eco on the EU Member States’ Vote on the AI Act: Harmonised Interpretation is Essential for the Act’s Effectiveness

  •     EU Member States are voting on the AI Act today 
  •     Harmonised standards are essential for a true level playing field in Europe
  •     Establishment of supervisory authorities at national and EU level must now be rapidly advanced

Today, Tuesday, the EU Member States are set to finalise the Artificial Intelligence Act (AI Act). With this law, the European Union has become the first international entity to create a comprehensive set of rules for the regulation of artificial intelligence (AI). The European Parliament had already passed the AI Act back in March. The Member States’ vote is considered a formality.

The aims of the regulation include protecting fundamental rights, strengthening trust in AI applications, and enabling innovation. However, the law is not without controversy. For instance, the possibility of using AI for biometric surveillance in public spaces has been widely criticised, with eco having also expressed clear concerns in this regard. In order for the AI Act to be effective, a harmonised interpretation and application of the legal framework in the Member States is necessary, as cautioned by eco Chair of the Board Oliver Süme. The codes of conduct outlined in the Act are central to both promoting innovation and guaranteeing the legal certainty of companies.

“Harmonised interpreted obligations, requirements and standards are essential for a genuine level playing field in Europe. The Member States voting today must be fully cognisant of the fact that special national approaches increase the risk of patchwork regulations. This is to the detriment of the Single Market, given that legal uncertainty will lead to innovation happening increasingly outside the EU over time,” explains Süme.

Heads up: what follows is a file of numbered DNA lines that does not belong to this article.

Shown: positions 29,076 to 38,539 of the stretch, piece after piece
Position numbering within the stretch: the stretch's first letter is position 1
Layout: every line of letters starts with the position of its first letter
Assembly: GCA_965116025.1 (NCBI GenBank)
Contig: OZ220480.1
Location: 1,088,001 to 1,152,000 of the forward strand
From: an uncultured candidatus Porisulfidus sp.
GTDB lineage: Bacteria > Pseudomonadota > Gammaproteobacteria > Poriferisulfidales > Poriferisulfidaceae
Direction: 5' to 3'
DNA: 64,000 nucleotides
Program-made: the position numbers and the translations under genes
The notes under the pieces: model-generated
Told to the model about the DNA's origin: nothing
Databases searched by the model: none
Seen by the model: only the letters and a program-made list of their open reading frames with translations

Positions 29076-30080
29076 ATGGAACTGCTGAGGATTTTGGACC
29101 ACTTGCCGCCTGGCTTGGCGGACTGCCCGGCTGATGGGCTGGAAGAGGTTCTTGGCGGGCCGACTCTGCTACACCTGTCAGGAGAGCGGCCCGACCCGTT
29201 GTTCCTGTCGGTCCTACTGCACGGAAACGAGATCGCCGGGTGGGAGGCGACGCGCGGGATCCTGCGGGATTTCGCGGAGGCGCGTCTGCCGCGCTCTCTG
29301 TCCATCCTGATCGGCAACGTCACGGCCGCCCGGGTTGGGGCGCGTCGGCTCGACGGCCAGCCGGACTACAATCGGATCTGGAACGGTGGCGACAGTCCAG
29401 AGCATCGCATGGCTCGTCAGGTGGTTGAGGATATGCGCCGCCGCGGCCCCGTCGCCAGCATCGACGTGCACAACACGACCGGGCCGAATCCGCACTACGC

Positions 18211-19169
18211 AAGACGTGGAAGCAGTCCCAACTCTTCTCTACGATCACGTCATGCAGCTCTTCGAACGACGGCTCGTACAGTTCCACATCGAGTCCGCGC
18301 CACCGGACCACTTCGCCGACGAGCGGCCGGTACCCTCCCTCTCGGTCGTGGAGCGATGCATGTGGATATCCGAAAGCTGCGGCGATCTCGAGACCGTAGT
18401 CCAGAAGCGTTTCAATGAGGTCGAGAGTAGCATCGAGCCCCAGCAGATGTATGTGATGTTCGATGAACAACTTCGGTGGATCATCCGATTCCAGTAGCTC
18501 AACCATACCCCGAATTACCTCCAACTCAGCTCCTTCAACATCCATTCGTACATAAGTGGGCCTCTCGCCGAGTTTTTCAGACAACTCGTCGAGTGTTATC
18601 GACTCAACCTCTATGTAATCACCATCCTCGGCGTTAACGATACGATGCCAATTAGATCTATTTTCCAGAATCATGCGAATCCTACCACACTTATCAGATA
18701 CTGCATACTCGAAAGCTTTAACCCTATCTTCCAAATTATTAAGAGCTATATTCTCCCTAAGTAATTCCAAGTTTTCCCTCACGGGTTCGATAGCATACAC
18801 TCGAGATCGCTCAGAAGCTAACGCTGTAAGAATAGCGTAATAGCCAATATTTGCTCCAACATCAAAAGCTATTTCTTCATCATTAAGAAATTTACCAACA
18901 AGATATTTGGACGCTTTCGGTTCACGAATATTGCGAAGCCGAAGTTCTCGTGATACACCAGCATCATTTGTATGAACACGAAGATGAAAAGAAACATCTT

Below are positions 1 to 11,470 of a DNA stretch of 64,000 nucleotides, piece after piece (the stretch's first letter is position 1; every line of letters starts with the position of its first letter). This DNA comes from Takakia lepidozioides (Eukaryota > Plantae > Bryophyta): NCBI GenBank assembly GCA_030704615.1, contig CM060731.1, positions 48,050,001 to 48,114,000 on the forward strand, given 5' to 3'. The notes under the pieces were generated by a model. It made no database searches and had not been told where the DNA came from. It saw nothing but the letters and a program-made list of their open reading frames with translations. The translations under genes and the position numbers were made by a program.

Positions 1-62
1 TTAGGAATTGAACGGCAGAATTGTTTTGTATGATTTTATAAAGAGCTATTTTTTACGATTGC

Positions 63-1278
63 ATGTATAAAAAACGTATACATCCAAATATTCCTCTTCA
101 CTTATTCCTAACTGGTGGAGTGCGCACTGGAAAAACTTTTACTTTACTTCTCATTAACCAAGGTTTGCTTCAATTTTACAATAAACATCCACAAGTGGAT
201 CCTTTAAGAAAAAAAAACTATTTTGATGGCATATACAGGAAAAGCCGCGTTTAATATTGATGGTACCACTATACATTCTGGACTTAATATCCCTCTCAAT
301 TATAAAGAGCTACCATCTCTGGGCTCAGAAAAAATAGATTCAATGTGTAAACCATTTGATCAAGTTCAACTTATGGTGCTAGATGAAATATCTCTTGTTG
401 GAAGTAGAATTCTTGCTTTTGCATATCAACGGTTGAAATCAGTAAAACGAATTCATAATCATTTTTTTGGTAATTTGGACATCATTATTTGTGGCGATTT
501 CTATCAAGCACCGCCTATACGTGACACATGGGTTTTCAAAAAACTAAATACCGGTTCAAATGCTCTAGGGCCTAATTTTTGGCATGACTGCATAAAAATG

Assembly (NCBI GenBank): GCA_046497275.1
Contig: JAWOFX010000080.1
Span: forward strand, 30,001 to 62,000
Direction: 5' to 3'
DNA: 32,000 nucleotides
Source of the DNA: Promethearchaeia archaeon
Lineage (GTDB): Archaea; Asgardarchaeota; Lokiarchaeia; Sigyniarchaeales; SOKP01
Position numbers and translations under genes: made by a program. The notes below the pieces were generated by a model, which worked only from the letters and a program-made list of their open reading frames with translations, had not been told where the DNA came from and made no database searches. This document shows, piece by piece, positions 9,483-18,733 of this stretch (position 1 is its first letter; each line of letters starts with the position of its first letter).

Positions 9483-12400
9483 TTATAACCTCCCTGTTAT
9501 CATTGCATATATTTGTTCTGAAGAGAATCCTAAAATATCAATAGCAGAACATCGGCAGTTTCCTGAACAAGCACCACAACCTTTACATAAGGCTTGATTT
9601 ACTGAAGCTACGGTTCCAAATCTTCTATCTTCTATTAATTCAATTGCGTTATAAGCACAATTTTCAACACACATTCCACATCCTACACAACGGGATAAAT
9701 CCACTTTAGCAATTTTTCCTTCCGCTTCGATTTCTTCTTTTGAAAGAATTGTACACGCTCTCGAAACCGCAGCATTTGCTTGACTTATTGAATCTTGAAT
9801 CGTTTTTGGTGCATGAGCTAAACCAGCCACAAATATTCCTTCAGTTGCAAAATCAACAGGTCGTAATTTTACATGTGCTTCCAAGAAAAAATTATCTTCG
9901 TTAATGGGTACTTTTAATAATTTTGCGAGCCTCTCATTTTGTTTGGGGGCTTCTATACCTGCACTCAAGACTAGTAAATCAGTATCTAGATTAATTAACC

A close exchange between the stakeholders involved could help to remedy this situation. It is therefore important to swiftly establish the necessary supervisory authorities at both national and EU levels. “The establishment of the new EU institutions for artificial intelligence, especially the ‘AI Board’ and the ‘AI Office’, must now be prioritised to ensure that the application and interpretation of the AI Act can keep pace with the speed at which AI is developing and the accompanying new use cases,” says Süme.

At a national level, guidelines and dedicated contact persons for the companies are also needed to facilitate their handling of the complex regulation of AI. It is now up to policymakers in the Member States and at the EU level to provide support – and to do so as unbureaucratically as possible. Simplicity should also be the focus in the creation of real laboratories set out in the AI Act. Overall, eco is in favour of implementing the AI Act in Germany and Europe in a harmonised approach that minimises bureaucracy.

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